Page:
Opinion: How to control Ferrari's F1 drivers at war
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We thought they had it all sorted. Even they thought they had it all sorted. Certainly the drivers, or at least one of them, thought the situation was sorted. But clearly and publicly it wasn’t. It isn’t.
At more and more circuits the Scuderia Ferrari team is showing it has the car to beat all comers, including — and especially — the Mercedes team.
Ferrari is blindingly fast on the straights and handling better than ever in the corners with a young driver who looks every inch a champion of the future, driving alongside a four-time champion who, now back on track though perhaps at the zenith of his career, still shows speed when things are working for him.
And they are making the dominant Mercedes team rock back on their heels — exactly what the sport needs. High-level rivalry, competition, a real contest. So what could possibly go wrong?
Well, the inter-team battle for supremacy may cost the Ferrari pair, and the team, the success they crave over the remaining races of 2019 and beyond.
During the early part of the season, team boss Mattia Binotto was careful to point out that Sebastian Vettel was the lead driver and any close calls would be made in his favour. Clearly the team did not expect the “Number 2”, Charles Leclerc, to eclipse the Number 1.
Leclerc has already proved to the world at large his speed and race craft, and with the experiences of this season behind him the balance of power will surely shift in the 2020 season, if not before. So Binotto has a delicate balancing act to perform. Does he continue to favour, and humour, the 32-year-old champion or look to the future and treat the 21-year-old pretender as the imminent messiah for the team and the fanatical Tifosi, lest he finds greener pastures?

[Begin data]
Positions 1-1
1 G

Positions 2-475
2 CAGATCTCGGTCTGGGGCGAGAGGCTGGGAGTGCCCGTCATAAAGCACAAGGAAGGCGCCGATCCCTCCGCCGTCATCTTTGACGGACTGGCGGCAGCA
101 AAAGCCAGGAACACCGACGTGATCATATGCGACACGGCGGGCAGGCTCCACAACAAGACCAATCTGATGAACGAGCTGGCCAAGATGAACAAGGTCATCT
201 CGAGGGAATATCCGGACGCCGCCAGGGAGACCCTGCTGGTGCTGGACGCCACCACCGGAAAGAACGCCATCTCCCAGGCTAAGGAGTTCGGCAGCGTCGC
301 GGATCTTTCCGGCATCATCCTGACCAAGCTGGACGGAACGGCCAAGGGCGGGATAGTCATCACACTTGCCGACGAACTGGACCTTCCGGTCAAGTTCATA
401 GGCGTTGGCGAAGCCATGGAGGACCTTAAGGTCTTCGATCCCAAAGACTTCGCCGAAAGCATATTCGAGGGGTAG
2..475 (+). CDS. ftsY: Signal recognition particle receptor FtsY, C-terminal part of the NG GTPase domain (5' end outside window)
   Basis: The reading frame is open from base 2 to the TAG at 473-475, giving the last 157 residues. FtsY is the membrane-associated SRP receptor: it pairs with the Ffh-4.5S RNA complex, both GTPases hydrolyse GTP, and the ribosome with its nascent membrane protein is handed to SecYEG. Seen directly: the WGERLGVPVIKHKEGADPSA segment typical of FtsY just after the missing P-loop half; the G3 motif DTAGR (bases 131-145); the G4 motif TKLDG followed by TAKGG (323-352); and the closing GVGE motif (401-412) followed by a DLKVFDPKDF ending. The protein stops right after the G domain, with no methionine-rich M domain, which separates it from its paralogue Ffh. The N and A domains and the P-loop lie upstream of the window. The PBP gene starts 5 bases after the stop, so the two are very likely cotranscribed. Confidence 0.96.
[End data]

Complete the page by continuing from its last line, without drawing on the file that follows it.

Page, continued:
Vettel is not known as over favourable to his team-mates when orders are issued, especially when he sees them as not in his favour — as the likes of Mark Webber will surely attest.
The battle, on and off track, will be fascinating to watch and at some point Binotto and the Ferrari PR machine will no longer be able to paper over the cracks that are slowly coming to the surface in the drivers’ relationship.
What will be fascinating to see are the venues and routes chosen for the FIA / World Rally Championship New Zealand Rally, coming to a stage near you (if you are in Auckland ) next September.
The achievement of Peter “PJ” Johnson and his small team in getting the WRC back to NZ is enormous, for the sport in this country and the country itself.
The rally routes of New Zealand have long been recognised as some of the best in the world, so PJ and his committee — dubbed The Engine Room — deserve all the help that can be mustered in their efforts to make the rally a success — and a regular date on the calendar.